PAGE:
Second is Linux in general, that there is no mid to long time way for a package to keep working without modifications. This means that even if you manage to drain the first swamp, it is only for a relatively short time before something changes and you have to start over.

So the problem is a bit that the distros are responsible but incapable, and the devs prefer to avoid getting sucked into what is not their job in the first place.

Free Pascal recommends the .tar distribution for Debian, even though there are occasionally (but not always!) .debs.

P.s. and it is idiotic that even after 25 years of linux there are still differing package formats per distro and worse, the packages are still depending on major version too. It only got worse, back then at least there were less distributions.
« Last Edit: August 30, 2018, 10:37:58 am by marcov »

valdir.marcos

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Re: Problems with ubunutu/debian
« Reply #22 on: August 30, 2018, 11:40:24 am »
So, what your saying is that after having used the deb files provided by this website for years I have suddenly gone stupid and don't know how to use them.  What pisses me off is that you go to the distro, they say it's the devs.  You go to the devs and they say its the distro.

Distros package software and adapt them to whatever changes (or version changes) they made in their distro. That's what they DO, that is what a distro fundamentally IS.

However then there is a matter of support, and not one person has a complete view of a distro + a given piece of sofware, so that is fragmented by nature.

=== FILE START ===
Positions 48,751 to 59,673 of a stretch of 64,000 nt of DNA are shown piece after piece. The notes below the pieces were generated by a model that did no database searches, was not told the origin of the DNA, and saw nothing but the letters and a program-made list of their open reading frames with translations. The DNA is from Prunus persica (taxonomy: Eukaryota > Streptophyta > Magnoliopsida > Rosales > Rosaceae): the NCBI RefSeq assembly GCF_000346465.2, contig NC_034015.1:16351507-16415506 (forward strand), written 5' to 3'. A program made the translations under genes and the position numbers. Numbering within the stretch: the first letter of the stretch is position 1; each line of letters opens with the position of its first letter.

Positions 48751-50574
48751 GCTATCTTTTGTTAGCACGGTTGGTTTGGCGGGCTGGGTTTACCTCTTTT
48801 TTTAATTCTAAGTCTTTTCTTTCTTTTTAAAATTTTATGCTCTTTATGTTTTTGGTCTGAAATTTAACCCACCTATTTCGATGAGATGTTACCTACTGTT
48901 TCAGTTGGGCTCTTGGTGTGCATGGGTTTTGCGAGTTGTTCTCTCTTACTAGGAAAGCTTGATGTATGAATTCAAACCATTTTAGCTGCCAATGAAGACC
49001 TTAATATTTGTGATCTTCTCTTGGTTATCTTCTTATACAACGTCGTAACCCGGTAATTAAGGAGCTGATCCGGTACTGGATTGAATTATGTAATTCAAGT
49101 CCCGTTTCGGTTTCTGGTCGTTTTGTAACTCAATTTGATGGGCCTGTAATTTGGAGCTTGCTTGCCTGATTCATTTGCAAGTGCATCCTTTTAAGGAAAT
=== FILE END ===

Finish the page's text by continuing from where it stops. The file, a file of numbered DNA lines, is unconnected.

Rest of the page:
And then come two fundamental problems: One is debian (and derivatives) specific, namely that they have a large amount of packaging rules and generally modify the way the packages are distributed heavily.

Second is Linux in general, that there is no mid to long time way for a package to keep working without modifications. This means that even if you manage to drain the first swamp, it is only for a relatively short time before something changes and you have to start over.

So the problem is a bit that the distros are responsible but incapable, and the devs prefer to avoid getting sucked into what is not their job in the first place.

Free Pascal recommends the .tar distribution for Debian, even though there are occasionally (but not always!) .debs.

P.s. and it is idiotic that even after 25 years of linux there are still differing package formats per distro and worse, the packages are still depending on major version too. It only got worse, back then at least there were less distributions.
This is changing, slowly, but changing.
Both FHS and app distribution (packaging) have similiar problems: how to equalize behavior in all Linux distributions?


"The Filesystem Hierarchy Standard (FHS) defines the directory structure and directory contents in Linux distributions. It is maintained by the Linux Foundation. The latest version is 3.0, released on 3 June 2015."
https://en.wikipedia.org/wiki/Filesystem_Hierarchy_Standard


"There was a time when you typed sudo apt-get install [package] (or yum, pacman, dnf, etc.) in your terminal, then, a list of dependencies of that package were shown and you were prompted if the installation should proceed.
But now, and innovative revolution has risen: cross-distribution applications. This time, I will make a comparison of three major formats: AppImage, Flatpak and Snaps."

The future of app distribution in Linux: a comparison between AppImage, Snappy and Flatpak.
https://medium.com/nitrux/cross-distro-linux-applications-1169c3077136

marcov

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Re: Problems with ubunutu/debian
« Reply #23 on: August 30, 2018, 12:07:46 pm »
Quote
P.s. and it is idiotic that even after 25 years of linux there are still differing package formats per distro and worse, the packages are still depending on major version too. It only got worse, back then at least there were less distributions.